US 4221513 A
Continuous machining of grooves in a cylindrical dielectric rod is achieved by guiding the rod into a heating machining head incorporating a rotating cutter made from a chemically etched stainless steel sheet and guiding the rod downstream of said head. A chip removing head made of a rotating unit comprising channels in which said chips are aspired by decompression effect of a gas is mechanically coupled with and upstream of the machining head.
1. Continuous machining of helical grooves in a cylindrical smooth rod comprises the following steps:
supplying the rod from a storage reel,
guiding the rod along a preset direction,
removing chips resulting from machining by means of a rotating head bearing cutting blades passing alternately in front of ducts within said head into which the chips are forced by decompression of a compressed gas,
passing the rod through a cutting head rotating synchronously with said chip removing head comprising a thin sheet cutter with a chemically etched central cutting aperture,
guiding the rod along said preset direction,
driving the rod parallel to said direction and
storing the machined rod.
2. Continuous machining according to claim 1, wherein the rod is successively passed through two machining heads rotated synchronously and spaced apart at a distance which is an integral multiple of the pitch of the helical grooves so that the first effects the coarse machining and the second the finishing.
3. Continuous machining according to claim 1, wherein the cylindrical rod consists of medium density polyethylene, has a diameter of less than a few centimeters and travels at less than 10 meters per minute, and the temperature of the machining head is between 150° and 200° C.
4. Continuous machining a rod according to claim 1, wherein the said cutting blades of the chip removing head are rotationally driven by the said rotating head over a fraction of each revolution and then subjected to a return force which forces them back into their initial position.
5. A machine for machining helical grooves in a rod of dielectric material continuously driven along its axis comprising:
a means providing a supply of smooth rod,
a first guide for said rod,
a chip removing head comprising a solid bloc with inner ducts directed along the surface of a cylinder terminated by a cone in which said chips are aspired by the decompression of a gas introduced through outwardly directed ducts corresponding with said inner ducts and a set of blades passing alternately in front of the outlet of said inner ducts and a central duct for the rod, said head being rotatable around the axis of the rod,
a groove cutting head synchronously driven with said chip removing head comprising a heating body with a central duct for said rod around which is located a thin stainless steel plate in which a central aperture having cutting means has been made by chemical etching,
a second guide for said rod,
a drive for moving said rod past said chip removing and groove cutting heads and
a storage for machined rod.
The present invention concerns an improved continuous machining method by which a number of generally longitudinal grooves are simultaneously formed in a thin cylindrical rod. By "generally longitudinal" is meant either parallel to the axis of the cylinder or helically wound around the cylinder with a constant or reversed pitch. By "thin cylindrical rod" is meant a cylindrical member whose length may reach a number of kilometers and whose diameter is between a few millimeters and a few centimeters. The invention concerns more particularly the machining of complex structures having a rigid core on which a smooth sheathing of insulating material is extruded. Such structures are used for instance as the central element of a cable or of a cable element, comprising optical fibres as information transmission medium, such as described in the U.S. patent application Ser. No. 897,714 filed on the 19th Apr. 1978 now U.S. Pat. No. 4,156,624, for "The manufacture of optical fibers cables with simultaneous laying". There is described in the U.S. patent application Ser. No. 919,268 filed on the 26th June 1978, now U.S. Pat. No. 4,163,614 for "Extrusion tool", a tool by means of which such a structure with its grooves can be directly obtained by extrusion. The present invention relates to a method of machining a smooth structure obtained, for example, by extrusion.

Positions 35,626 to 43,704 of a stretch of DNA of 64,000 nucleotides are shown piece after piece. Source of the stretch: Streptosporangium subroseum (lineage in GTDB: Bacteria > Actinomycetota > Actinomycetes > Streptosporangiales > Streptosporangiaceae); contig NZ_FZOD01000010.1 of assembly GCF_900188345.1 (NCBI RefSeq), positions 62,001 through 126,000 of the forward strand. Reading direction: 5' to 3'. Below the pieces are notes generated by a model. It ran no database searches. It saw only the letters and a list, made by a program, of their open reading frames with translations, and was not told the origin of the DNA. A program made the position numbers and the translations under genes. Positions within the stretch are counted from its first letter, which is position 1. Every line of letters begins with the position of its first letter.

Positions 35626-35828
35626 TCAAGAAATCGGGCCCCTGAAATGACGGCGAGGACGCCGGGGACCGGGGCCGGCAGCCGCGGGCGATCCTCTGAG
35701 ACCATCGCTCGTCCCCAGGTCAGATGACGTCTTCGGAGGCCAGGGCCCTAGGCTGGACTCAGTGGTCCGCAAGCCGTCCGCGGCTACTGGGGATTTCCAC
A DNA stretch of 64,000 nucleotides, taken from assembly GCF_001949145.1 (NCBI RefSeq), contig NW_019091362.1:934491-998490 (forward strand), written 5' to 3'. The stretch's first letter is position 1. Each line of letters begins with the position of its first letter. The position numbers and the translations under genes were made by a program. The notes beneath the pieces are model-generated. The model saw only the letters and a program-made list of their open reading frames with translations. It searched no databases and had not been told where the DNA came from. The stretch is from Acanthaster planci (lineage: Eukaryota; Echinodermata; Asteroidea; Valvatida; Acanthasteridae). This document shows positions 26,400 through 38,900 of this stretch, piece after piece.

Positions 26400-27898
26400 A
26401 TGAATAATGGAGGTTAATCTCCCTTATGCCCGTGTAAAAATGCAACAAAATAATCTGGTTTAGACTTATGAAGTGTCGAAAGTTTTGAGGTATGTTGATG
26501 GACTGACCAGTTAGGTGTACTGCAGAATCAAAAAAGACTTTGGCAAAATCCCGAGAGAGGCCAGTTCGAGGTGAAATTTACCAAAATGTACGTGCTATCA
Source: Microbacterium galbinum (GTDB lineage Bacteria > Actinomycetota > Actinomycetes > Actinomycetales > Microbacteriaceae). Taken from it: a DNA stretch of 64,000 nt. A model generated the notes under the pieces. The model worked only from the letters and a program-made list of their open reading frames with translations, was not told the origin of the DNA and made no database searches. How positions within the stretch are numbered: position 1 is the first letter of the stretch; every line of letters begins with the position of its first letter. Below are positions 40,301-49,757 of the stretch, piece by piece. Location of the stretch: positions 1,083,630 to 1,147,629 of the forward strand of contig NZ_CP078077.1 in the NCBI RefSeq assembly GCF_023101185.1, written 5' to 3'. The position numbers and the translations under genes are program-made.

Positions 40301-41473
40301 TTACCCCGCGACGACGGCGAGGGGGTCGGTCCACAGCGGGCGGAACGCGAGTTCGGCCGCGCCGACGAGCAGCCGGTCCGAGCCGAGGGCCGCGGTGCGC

Machining after extrusion affords greater versatility of operation since it is thus possible to extrude cylindrical structures at high speed and to store them for the purpose of subsequent machining of the various types of cables or cable elements corresponding to the programme of production. The outside dimensions of the cables will be standardized, as well as the nature of the outer sheathing whereby the diameter of the optical fibre support will be fixed. However the number of optical fibres and the geometry of the grooves will vary from one type of cable to the other. The driving speed which can be used in machining the structure according to the present invention is higher than that which can be used for direct extrusion of the profiled structure. There is therefore an economical advantage in producing cables or cable elements according to the present method.
Machining of support for optical fibre cables according to the present invention favours the constitution of a continuous production line for the cables by coupling means for the manufacture of the grooved support according to the invention with fibre-positioning means, because the machining method according to the invention renders possible stopping of the line and restarting of the production line without creation of any discontinuity in the rod. When the grooved rod is obtained directly by extrusion stopping and restarting of the production line create irregularities on the support that make the cable lengths unusable and increase the overall cost of the cable length unit.